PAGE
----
And find in Section 2.4, titled “EXCEPTIONS”,14 exceptions (listed a-k) to the requirement that individuals wear face coverings.

Section 2.4 “Exceptions” states:

This Executive Order does not require Face Coverings for-and a Face Covering does not need to be worn by-a worker or Guest who:

a. Should not wear a Face Covering due to any medical or behavioral condition or disability (including, but not limited to, any person who has trouble breathing, or is unconscious or incapacitated, or is otherwise unable to put on or remove the Face Covering without assistance);

b. Is under five (5) years of age;

c. Is actively eating or drinking;

d. Is strenuously exercising;

e. Is seeking to communicate with someone who is hearing-impaired in a way that requires the mouth to be visible;

f. Is giving a speech for a broadcast or to an audience·

g. Is working at home or is in a personal vehicle;

h. Is temporarily removing his or her Face Covering to secure government or medical services or for identification purposes;

I. Would be at risk from wearing a Face Covering at work, as determined by local, state, or federal regulations or workplace safety guidelines;

J. Has found that his or her Face Covering is impeding visibility to operate equipment or a vehicle; or

k. Is a child whose parent, guardian, or responsible person has been unable to place the Face Covering safely on the child’s face.

Anyone who declines to wear a Face Covering for these reasons should not be required to produce documentation or any other proof of a condition.

Children under two (2) years of age should not wear a Face Covering.”

Section 2.5 of Executive Order 169 titled “Application of Exceptions” , states:

Under this Executive Order, all North Carolinians will be on the honor system about whether or not there is a reason why they cannot wear a Face Covering. Everyone in this state is asked to tell the truth and – if they are healthy and able to wear a mask – to wear a Face Covering so that they do not put other people at risk of serious illness and death.”

Section 2.6 of Executive Order 169 titled “How Businesses May Accommodate Exceptions”, states:

If a Guest states that an exception applies, a business may choose to offer curbside service, provide home delivery, or use some other reasonable measure to deliver its goods or services.

The question of whether or not a business can legally deny entry to someone who is not wearing a face covering due to one or more of the exceptions to the requirement they be worn is complicated, but my research leads me to believe they probably legally can (but they are not required to do so) even considering the Americans with Disabilities Act, as long as they offer some other reasonable means such as delivery or curbside pickup to obtain the goods or services they offer. But under no circumstances can a business say to someone not wearing a face covering due to a medical exception: “You’re not wearing a face covering so we’re not going to serve you in any way” as that is not permissible under the Americans with Disabilities Act.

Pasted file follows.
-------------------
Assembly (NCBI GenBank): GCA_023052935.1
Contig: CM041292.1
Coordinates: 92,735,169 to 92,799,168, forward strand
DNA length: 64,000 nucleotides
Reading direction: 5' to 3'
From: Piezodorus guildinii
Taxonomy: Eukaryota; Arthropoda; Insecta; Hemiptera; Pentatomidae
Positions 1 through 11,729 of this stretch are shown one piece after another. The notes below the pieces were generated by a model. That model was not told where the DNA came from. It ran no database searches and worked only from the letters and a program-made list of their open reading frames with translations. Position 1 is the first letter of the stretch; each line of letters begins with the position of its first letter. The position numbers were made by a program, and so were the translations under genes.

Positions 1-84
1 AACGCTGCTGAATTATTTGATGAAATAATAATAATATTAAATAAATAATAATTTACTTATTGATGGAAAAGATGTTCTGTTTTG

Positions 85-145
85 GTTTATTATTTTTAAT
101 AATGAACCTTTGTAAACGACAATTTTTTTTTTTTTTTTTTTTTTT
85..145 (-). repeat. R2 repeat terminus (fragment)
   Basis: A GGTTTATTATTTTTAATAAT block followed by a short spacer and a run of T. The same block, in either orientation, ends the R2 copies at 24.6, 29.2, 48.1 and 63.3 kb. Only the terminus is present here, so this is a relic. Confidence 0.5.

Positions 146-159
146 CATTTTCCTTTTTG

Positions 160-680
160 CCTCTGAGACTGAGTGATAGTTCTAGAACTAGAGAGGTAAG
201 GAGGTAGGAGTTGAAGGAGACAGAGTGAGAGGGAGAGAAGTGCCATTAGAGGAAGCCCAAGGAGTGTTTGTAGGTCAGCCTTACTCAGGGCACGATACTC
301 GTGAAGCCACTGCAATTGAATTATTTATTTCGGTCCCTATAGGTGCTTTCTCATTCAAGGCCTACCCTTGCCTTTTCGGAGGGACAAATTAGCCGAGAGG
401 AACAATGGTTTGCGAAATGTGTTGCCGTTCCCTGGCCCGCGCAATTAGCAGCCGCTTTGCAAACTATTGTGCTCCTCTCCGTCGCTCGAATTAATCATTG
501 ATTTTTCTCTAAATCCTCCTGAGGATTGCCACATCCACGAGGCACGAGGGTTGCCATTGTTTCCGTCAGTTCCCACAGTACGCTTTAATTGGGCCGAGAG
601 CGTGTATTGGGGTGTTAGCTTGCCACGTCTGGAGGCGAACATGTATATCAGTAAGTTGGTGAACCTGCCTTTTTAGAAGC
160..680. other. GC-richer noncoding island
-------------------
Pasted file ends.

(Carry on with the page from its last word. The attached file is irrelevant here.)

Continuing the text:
The main point I’m trying to make is that, despite the repeated droning of the media and Governor Cooper himself, again, assuming the Executive Orders are in accord with both the North Carolina and US Constitutions (which I don’t believe they are) no one can be cited or arrested under the Governor’s Order(s) for not wearing a face covering in any situation if just one of the 14 exceptions to the requirement that face coverings be worn listed in Section 2.4 of Executive Order 169 applies to them.

And, if anyone claims they are unable to wear a face covering for a medical or behavioral reason they cannot be asked or forced to produce documentation or proof of that reason by anyone.

We must always remember that our Constitution is the supreme law of the land with which all statutes must comply and that “The general rule is that an unconstitutional statute, whether federal or state, though having the form and name of law, is in reality no law, but is wholly void, and ineffective for any purpose, since unconstitutionality dates from the time of its enactment, and not merely from the date of the decision so branding it. No one is bound to to obey an unconstitutional law and no courts are bound to enforce it. (16th American Jurisprudence, 256, 2nd ed.)

“If an acquaintance with the Constitution and laws of our country be requisite to preserve the blessings of freedom to the people, it necessarily follows that those who are to frame the laws or administer the government should possess a thorough knowledge of these subjects. For what can be more absurd than that a person wholly ignorant of the Constitution should presume to make laws thereto?

Or that one who neither understands the Constitution nor the law, should boldly adventure to administer the government.” (Blackstone’s Commentaries, Preface by St. George Tucker (1803))

Published in: on November 26, 2020 at 3:13 pm  Leave a Comment